The new metal sculpture at South Haven Memorial Library shows a diminutive woman holding a large book with gold stars emanating from it toward the sky.
Daniel Thompson of South Haven commissioned the sculpture in honor of his mother, the late Florence Calkins Thompson, who died in 2006 at the age of 85.
“She was an ordinary woman doing extraordinary things,” Thompson said.
Family members gathered Friday, Nov. 11 at the library to formally dedicate the statue, named “Celebration of Knowledge.”
“She lived for books,” Thompson’s wife, Laurie said. “She was a lifetime seeker of truth and wisdom.”
Thompson thought Nov. 11, Veterans Day, was a good day to hold the ceremony.
“It’s appropriate on this Veterans Day we recognize her as a member of the ‘Greatest Generation,’ married to a World War II veteran,” he said. “She did her part supporting the war effort by serving as director of public affairs for the Selective Services Southwest Michigan region..”
Her stint with the Selective Services was just one small chapter in Thompson’s mother’s life.
Born in 1920 in South Haven, Calkins Thompson did not have it easy as a child.
“She was a child of the Depression, living a hard-scrabble life migrating from Florida to Michigan to Illinois until April of 1934 when my maternal grandmother brought a house on Avery Street in South Haven,” Thompson said.
Returning to South Haven apparently suited Calkins Thompson well. She graduated from South Haven High School in 1938, where she played on the tennis team, performed viola in the school orchestra and directed school plays. However, according to her son, “her greatest passion was writing for the school newspaper.”
Calkins Thompson earned a full scholarship to the University of Chicago, graduated with an associate degree and returned to her hometown to become a reporter for the South Haven Tribune. She then was hired by the Kalamazoo Gazette, managing its Paw Paw news bureau where she met her future husband, Frank Thompson.
While he was serving in the Air Force, Calkins Thompson was hired by the Selective Service, and after the war settled in Paw Paw and began raising a family with her husband, who ran Thompson Centennial Funeral Home (now Betzler & Thompson).
Her biggest test, however, would come in 1964 when her husband died.
“Faced with the loss of her husband, and four children to raise, and a nearly 100-year-old family business at risk, she went back to Wayne State to attain her mortuary science degree, passed the state and national boards to became a licensed funeral director and continued the business to support the family,” Thompson recalled.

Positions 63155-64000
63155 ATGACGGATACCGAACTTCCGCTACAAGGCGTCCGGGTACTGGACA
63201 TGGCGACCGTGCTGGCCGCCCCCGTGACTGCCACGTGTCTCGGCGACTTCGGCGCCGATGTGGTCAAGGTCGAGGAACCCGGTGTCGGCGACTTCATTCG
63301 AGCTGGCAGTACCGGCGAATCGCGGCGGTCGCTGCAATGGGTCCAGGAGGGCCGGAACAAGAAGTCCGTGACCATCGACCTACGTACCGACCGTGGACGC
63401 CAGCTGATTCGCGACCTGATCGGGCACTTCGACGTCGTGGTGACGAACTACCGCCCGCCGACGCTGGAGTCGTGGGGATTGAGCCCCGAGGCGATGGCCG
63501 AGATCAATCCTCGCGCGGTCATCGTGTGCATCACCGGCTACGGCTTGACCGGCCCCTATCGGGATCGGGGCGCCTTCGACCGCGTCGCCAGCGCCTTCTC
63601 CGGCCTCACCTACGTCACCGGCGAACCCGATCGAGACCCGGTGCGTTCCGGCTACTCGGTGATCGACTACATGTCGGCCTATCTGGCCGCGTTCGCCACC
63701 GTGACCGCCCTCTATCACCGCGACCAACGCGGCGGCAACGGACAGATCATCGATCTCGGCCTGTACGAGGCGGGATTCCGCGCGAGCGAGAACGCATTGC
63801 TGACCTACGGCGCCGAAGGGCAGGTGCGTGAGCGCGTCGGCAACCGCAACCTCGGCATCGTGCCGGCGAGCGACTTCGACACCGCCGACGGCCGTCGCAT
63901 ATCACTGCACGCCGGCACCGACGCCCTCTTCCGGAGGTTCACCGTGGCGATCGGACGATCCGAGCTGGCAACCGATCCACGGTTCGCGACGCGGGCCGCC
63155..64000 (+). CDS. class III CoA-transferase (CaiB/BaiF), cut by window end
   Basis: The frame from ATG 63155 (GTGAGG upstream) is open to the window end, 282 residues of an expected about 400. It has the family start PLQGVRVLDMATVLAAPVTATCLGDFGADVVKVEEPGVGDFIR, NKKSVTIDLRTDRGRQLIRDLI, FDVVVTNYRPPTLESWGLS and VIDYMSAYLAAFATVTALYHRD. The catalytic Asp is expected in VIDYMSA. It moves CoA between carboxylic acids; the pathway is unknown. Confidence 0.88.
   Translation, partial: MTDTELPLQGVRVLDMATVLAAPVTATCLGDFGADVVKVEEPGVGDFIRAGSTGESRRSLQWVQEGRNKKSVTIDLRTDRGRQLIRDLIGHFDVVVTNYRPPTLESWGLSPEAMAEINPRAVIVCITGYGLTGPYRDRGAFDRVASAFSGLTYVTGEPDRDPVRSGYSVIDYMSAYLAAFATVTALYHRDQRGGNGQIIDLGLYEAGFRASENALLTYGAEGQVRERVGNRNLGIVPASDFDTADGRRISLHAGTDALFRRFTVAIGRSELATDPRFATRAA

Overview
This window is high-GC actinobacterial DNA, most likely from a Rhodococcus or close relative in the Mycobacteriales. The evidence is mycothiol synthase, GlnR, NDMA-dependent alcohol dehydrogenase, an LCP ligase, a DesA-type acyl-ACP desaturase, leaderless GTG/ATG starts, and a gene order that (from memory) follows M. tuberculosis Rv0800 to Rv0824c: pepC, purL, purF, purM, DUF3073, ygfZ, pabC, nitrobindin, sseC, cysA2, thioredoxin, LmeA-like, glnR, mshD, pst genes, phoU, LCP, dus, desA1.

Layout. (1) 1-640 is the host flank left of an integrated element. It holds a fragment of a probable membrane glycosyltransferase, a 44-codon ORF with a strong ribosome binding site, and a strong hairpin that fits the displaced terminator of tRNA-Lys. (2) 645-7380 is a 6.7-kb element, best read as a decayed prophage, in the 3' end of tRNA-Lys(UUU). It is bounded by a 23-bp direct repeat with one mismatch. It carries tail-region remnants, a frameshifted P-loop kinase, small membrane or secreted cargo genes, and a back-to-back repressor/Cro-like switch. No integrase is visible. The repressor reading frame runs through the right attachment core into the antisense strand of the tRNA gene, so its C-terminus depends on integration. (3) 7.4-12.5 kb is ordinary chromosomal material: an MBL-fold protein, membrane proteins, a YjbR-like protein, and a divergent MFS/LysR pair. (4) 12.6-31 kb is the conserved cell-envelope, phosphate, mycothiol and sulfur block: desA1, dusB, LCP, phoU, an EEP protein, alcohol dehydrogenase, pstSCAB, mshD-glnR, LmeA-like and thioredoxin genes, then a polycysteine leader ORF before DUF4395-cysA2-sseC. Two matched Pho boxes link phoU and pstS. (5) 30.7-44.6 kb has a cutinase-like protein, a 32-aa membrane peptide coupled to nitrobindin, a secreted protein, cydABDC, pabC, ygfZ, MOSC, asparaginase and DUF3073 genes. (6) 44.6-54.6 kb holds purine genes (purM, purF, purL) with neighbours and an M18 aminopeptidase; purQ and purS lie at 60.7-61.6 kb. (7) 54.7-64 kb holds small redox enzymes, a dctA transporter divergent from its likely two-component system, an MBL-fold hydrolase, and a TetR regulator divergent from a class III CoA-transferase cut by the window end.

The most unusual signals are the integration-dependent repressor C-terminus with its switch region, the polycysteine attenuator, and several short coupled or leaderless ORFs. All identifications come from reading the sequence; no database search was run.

“She put my two sisters through college and challenged me to apply for the Naval Academy at Annapolis, which I did apply to, won an appointment, and graduated in 1975.” Caulkins Thompson’s other son, Frank, later took over the family funeral home business.
It was his mother’s love of books and music, though that Thompson remembered most about his mom.
“She would not read a book or listen to a composition of music without knowing in detail who the author or composer was,” he said. “When I cleaned out her houses in Paw Paw and South Haven there were literally hundreds of books.”
And that’s what gave him the idea for the sculpture. Knowing the South Haven Center for the Arts and City of South Haven started a collaboration several years ago to begin installing outdoor sculptures throughout the downtown area, Thompson talked with Kerry Hagy, art center director, about possible locations for his sculpture.
“I told her about my mom and what she did throughout her life. (Hagy) connected the dots and suggested the library. It’s a wonderful location,” Thompson said.
He then commissioned South Haven sculpture artist Kathy Kreager to create the piece of art.
“She even chose a copper color for the sculpture because my mother had bright red hair,” Thompson said.
The sculpture is one the most unusual ones Kreager has created as part of South Haven’s outdoor sculpture program.
“It was an honor to be involved in this,” she said.